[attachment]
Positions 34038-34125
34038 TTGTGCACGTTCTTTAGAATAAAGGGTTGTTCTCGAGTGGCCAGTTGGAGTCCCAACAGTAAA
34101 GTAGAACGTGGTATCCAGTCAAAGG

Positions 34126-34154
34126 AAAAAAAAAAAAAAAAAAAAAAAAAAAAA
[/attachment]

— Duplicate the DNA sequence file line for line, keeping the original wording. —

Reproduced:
Positions 34038-34125
34038 TTGTGCACGTTCTTTAGAATAAAGGGTTGTTCTCGAGTGGCCAGTTGGAGTCCCAACAGTAAA
34101 GTAGAACGTGGTATCCAGTCAAAGG

Positions 34126-34154
34126 AAAAAAAAAAAAAAAAAAAAAAAAAAAAA